Uncategorized

Editorial: Legislators should come clean about voter ID bill

ICYMI, the lead editorial in the Charlotte Observer is a good one. It explains — much as NC Policy Watch Courts and Law reporter Sharon McCloskey did in this story yesterday — why the claims of legislative leaders of that “legislative immunity” somehow insulates them from disclosing the real reasons behind the voter suppression bill passed last session are completely bogus. After exploring the recent hubbub surrounding the bizarre comments of Senator Bill Rabon in the puppy mill controversy, the editorial puts it this way:

“The legislators say they are protected by ‘legislative immunity,’ which they claim not only shields them from ‘arrest or civil process for what they do in legislative proceedings,’ but also having to reveal the conversations they had during the crafting of that legislation.

Are they right? The concept of legislative immunity sprung from English legislators trying to protect themselves from the bullying of English monarchs centuries ago. In the U.S., more than 40 states, including North Carolina, offer lawmakers protection from punitive executive or judicial action regarding the discharge of their legislative duties. Of course, if lawmakers engage in illegal activities, such as taking bribes, then they are not shielded from punishment. But legislative immunity does protect lawmakers from liability for what they say during floor debate and committee deliberations.

This is where things begin to get legally fuzzy. Is it ‘punitive’ to have to make public those deliberations and other communications? Are emails outside of floor debate and committee meetings also protected? States are struggling to resolve these issues, and in North Carolina, it might take a court to decide what lawmakers must reveal.

It shouldn’t. As Sen. Rabon showed, the legislative process can be an ugly mix of power and ego. But the public deserves to know more, not less, about how legislators do the business we elected them to do.”

Amen to that. Read the entire editorial by clicking here.

One Comment


  1. Jack

    January 30, 2014 at 12:39 pm

    Don Yelton, former Buncombe County Republican precinct chairman, said it all in his interview on the Daily Show.

    “The law is going to kick the Democrats in the butt. If it hurts a bunch of college kids too lazy to get up off their bohonkas and go get a photo ID, so be it. If it hurts the whites, so be it. If it hurts a bunch of lazy blacks that want the government to give them everything, so be it.”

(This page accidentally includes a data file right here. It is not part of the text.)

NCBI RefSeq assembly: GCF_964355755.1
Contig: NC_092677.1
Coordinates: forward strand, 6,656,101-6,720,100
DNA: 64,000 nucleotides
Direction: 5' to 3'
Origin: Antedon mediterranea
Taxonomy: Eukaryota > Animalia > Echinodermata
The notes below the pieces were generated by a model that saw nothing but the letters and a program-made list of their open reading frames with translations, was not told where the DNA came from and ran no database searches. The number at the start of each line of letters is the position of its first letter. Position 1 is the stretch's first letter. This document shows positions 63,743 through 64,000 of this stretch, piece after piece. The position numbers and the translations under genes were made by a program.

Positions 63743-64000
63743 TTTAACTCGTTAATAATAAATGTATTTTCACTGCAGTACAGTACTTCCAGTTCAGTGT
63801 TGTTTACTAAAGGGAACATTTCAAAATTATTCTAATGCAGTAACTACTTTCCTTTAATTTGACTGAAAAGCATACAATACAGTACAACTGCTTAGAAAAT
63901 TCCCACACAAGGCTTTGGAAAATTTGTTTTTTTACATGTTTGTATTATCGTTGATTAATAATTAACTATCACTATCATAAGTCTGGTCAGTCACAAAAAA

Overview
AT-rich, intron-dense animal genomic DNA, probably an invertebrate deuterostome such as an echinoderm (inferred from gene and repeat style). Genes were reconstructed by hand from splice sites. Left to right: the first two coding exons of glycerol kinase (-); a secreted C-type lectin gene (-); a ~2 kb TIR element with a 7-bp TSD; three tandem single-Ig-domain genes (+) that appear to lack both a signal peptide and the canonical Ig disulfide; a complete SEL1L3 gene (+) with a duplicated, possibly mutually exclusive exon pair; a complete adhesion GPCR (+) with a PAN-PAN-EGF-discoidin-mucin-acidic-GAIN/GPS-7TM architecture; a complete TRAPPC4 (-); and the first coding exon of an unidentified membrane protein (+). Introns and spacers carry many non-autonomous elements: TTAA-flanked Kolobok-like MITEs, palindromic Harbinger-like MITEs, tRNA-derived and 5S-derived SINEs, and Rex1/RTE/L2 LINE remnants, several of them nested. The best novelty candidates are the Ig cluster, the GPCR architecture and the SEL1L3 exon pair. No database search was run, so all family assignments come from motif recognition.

Voter ID requirement isn’t about the integrity of the voting process in NC it’s about discrimination and reintroducing the poll tax of the Crow era that now extends to all who would vote a Democratic ticket.

Check Also

As conservative legislators ignores sea level rise, locals move ahead without them

There is a somewhat encouraging story on sea ...

Top Stories from NCPW

  • News
  • Commentary

A pivotal legislative task force may be just beginning its dive into North Carolina’s school funding [...]

The controversy over “Silent Sam,” the Confederate monument on UNC’s Chapel Hill campus, has been ra [...]

North Carolina tries to mine its swine and deal with a poop problem that keeps piling up A blanket o [...]

This story is part of "Peak Pig," an examination of the hog industry co-published with Env [...]

With Republicans on Capitol Hill and in the White House desperate to post a big legislative win, the [...]

Latest court system mess is directly linked to the Right’s ideological war on public structures Some [...]

Republicans in Congress are rushing to advance a tax reform bill that balloons the federal deficit s [...]

The post Charitable donations and the GOP’s chopping block appeared first on NC Policy Watch. [...]

Spotlight on Journalism

We invite you to join a special celebration of investigative journalism! The evening will feature Mike Rezendes, a member of the Pulitzer Prize-winning Boston Globe Spotlight Team known for their coverage of the cover-up of sexual abuse in the Catholic Church.

Tickets available NOW!

Spotlight On Journalism

This event will benefit NC Policy Watch, a project of the North Carolina Justice Center. Sponsorship opportunities available now!

Featured | Special Projects

NC Budget 2017
The maze of the NC Budget is complex. Follow the stories to follow the money.
Read more


NC Redistricting 2017
New map, new districts, new lawmakers. Here’s what you need to know about gerrymandering in NC.
Read more